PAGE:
We look at others and remark how disciplined they are for what they do while complaining about our weakness for not being able to achieve their levels of dedication. All of us do it. We make a vow, every now and then: to get up early, start working out, eat healthy food, be a better husband or wife or father or boss or employee. And then, we give up on it, going back to our usual routines. Maybe we make a slight improvement here and there, but nothing significant.
So what can we do about it? How can we make permanent changes in our lives that will let us reap eternal glory? Or just help us wake up at 5 a.m.
Let’s take a look at motivation. People say that motivation is temporary and fickle. What you really need is discipline. But without motivation, how can you expect to start or stay on a path? How can you be expected to grit your teeth, hunker down, and keep doing something you don’t really enjoy? Sure, it will happen for one day, maybe two. But that’s it.
First, we start off by defining who we are — not who we think we are or who we want to be — but who we really are in the present, what our priorities are, our likes and dislikes, where our time is mostly spent, the state of our mind, our physical condition, our interests, our friends, our home, profession, workplace designation, income, hobbies, and financial situation.
Take out a piece of paper and write all these down, detailing each aspect. This is your profile. This is who you are. You don’t need to show this to anyone. Just fill out the pages. You will be amazed. We often consider ourselves better or worse than we actually are. Through this exercise, you will understand yourself in a more third-party perspective, without (much) bias. Take your time. Do this over 2-3 days. Simply brainstorm, and write down whatever comes to mind.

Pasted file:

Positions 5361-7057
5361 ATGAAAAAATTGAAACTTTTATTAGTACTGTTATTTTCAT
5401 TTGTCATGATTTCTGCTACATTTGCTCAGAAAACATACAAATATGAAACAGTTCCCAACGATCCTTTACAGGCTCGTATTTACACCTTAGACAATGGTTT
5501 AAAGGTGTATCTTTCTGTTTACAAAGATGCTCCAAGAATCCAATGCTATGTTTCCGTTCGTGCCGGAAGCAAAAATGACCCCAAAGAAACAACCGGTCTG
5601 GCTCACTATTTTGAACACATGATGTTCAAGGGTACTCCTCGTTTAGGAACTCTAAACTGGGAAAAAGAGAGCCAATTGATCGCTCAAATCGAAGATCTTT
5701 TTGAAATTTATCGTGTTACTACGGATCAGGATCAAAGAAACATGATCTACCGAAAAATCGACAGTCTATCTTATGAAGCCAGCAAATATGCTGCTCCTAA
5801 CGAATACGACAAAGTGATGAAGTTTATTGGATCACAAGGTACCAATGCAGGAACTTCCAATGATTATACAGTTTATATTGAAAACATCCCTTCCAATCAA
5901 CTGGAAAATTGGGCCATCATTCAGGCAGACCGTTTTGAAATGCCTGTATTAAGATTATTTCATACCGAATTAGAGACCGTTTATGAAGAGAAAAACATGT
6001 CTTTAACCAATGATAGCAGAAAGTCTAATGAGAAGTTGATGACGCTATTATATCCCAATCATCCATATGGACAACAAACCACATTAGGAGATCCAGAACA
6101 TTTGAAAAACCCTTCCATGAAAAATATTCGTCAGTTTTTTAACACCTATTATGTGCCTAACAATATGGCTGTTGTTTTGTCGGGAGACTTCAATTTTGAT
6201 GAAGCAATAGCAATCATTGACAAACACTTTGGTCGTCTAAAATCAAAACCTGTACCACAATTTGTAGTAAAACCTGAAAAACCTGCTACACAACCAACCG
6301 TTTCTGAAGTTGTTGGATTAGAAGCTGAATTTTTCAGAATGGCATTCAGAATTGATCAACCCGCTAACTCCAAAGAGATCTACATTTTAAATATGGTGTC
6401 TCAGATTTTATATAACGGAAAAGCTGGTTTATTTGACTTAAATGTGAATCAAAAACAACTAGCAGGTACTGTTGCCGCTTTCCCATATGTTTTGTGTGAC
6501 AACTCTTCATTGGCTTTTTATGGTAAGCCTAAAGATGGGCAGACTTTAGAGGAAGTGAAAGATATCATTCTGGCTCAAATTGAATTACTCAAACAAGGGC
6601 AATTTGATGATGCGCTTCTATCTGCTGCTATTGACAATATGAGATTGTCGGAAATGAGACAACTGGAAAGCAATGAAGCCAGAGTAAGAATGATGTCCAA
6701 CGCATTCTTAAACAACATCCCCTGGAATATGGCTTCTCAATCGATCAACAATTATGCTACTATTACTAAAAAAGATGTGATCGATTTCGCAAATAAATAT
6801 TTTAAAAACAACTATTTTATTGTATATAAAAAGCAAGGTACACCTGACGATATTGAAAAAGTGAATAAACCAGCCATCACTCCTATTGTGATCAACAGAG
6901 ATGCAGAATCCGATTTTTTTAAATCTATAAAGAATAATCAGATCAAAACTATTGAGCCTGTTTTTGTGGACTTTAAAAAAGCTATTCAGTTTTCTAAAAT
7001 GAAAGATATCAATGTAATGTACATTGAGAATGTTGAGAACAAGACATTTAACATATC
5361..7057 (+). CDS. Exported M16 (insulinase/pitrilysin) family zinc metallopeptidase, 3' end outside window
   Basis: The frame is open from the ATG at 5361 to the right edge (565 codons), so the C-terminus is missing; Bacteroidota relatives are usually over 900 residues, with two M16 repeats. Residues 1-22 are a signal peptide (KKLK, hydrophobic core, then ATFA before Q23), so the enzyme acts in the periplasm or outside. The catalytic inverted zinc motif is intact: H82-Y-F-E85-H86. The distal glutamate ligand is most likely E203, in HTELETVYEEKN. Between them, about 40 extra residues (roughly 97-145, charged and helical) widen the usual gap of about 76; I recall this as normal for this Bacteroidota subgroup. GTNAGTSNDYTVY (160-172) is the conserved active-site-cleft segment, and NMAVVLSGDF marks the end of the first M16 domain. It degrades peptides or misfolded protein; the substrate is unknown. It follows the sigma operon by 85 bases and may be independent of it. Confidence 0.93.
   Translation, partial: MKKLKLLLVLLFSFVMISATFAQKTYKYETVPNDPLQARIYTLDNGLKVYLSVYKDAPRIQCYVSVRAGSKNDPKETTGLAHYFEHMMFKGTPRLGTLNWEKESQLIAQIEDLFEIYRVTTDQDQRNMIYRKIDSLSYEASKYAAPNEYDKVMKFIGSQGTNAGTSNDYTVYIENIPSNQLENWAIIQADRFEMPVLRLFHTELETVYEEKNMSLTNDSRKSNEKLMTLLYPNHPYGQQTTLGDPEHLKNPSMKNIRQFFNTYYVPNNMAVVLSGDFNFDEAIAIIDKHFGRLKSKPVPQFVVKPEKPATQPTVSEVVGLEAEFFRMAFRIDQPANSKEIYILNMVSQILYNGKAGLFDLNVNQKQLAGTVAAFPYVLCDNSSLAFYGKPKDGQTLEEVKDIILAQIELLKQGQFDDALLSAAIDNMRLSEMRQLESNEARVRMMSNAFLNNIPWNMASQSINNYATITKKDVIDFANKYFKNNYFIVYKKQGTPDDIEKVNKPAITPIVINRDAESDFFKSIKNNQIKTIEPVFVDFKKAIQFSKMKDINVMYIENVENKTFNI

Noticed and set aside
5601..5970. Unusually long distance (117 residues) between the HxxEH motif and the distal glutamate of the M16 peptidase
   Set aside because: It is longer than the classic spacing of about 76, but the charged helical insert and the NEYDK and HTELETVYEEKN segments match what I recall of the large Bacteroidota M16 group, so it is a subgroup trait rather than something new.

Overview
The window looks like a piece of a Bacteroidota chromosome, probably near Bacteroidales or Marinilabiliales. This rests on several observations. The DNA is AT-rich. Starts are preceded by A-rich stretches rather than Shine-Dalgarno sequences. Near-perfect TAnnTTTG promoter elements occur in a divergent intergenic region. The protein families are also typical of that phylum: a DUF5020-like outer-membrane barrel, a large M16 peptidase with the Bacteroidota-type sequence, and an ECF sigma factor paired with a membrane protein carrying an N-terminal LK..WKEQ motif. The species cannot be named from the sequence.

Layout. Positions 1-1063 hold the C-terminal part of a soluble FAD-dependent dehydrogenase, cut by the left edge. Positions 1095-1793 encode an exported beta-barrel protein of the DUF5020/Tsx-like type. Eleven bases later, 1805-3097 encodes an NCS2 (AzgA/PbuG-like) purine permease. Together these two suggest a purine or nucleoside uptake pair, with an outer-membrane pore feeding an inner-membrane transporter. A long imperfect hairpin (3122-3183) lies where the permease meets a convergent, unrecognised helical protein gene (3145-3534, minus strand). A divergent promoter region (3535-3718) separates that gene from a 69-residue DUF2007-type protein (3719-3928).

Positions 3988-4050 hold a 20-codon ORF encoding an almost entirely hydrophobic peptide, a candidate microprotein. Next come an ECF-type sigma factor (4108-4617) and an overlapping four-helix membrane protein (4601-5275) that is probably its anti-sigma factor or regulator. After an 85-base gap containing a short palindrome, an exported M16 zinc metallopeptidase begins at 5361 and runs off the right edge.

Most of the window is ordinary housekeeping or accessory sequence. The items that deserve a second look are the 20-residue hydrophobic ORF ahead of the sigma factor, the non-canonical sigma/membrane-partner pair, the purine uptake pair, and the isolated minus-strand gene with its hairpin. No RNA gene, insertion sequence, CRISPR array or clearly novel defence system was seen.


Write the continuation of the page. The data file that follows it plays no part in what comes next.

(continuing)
Now, arrange what you wrote into sections. Write these sections down on another blank piece of paper. Keep it aside. Think deeply about who you want to be. Where the first exercise was analytical, this one’s creative. Don’t write down things you want to achieve, like waking up at 5 a.m. or doing daily workouts. No, that’s not what needs to be done. Those are just activities. When you focus on activities, you limit yourself in many other ways. To make a permanent change, you need to change who you are.
Let’s take an example. You want to be a successful businessman or woman. What do people usually do? They take classes, try out some ideas, network with like-minded folks, and so on. All these are good, no doubt. But these are simply actions. To be a successful businessman, you need to be one. Confusing? You need to change the whole of yourself, including your living environment, to reflect the person you want to be.
You are not a successful businessman yet, but you need to dress like one. You need to talk like one. Understand? You need to live like one. Of course, you won’t be able to afford a bigger house. But you need to set up the one you have like a successful businessman would set it up.
You need to work hard. You make similar friends and surround yourself with people that a successful businessman would have around him. And, gradually, you will start thinking like one. And when that happens, it’s only a matter of time before you become a successful businessman.
Let’s get back to the exercise. You now have a clear profile and details on who you want to become. Adopt as many characteristics as are possible for you. Be the person you want to be. The actions will be a byproduct of your character transformation. You will automatically wake up at 5 a.m. You will enjoy waking up early. It will be difficult to sleep in late. Because that’s not who you are.